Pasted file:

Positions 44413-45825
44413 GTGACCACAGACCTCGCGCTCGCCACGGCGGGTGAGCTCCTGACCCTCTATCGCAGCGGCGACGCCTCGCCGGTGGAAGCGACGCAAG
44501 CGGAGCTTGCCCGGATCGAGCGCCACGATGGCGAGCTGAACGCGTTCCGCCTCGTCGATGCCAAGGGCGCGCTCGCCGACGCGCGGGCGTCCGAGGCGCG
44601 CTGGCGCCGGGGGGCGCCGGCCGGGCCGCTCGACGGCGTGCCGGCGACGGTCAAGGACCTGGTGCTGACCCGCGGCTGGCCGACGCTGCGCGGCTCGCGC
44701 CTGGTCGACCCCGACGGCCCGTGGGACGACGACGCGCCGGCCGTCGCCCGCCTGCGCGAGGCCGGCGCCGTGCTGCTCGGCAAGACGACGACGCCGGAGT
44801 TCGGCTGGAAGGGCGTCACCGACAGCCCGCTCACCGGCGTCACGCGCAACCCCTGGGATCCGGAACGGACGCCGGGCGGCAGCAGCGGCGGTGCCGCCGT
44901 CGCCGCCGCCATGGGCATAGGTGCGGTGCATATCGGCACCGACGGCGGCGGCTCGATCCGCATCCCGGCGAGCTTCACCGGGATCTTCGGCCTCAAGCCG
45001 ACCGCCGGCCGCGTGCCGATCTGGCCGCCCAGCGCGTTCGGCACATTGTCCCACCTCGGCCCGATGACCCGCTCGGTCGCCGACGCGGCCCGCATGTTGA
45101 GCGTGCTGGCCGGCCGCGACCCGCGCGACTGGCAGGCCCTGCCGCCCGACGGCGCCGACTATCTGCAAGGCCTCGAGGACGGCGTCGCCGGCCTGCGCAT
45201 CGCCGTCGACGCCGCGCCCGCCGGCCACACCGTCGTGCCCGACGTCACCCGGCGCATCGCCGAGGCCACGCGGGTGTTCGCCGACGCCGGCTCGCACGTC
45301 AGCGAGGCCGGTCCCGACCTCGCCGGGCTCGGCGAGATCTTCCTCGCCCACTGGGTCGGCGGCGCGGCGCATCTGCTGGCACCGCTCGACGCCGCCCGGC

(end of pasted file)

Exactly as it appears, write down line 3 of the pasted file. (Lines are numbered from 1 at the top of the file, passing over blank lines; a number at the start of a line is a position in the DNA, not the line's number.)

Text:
44501 CGGAGCTTGCCCGGATCGAGCGCCACGATGGCGAGCTGAACGCGTTCCGCCTCGTCGATGCCAAGGGCGCGCTCGCCGACGCGCGGGCGTCCGAGGCGCG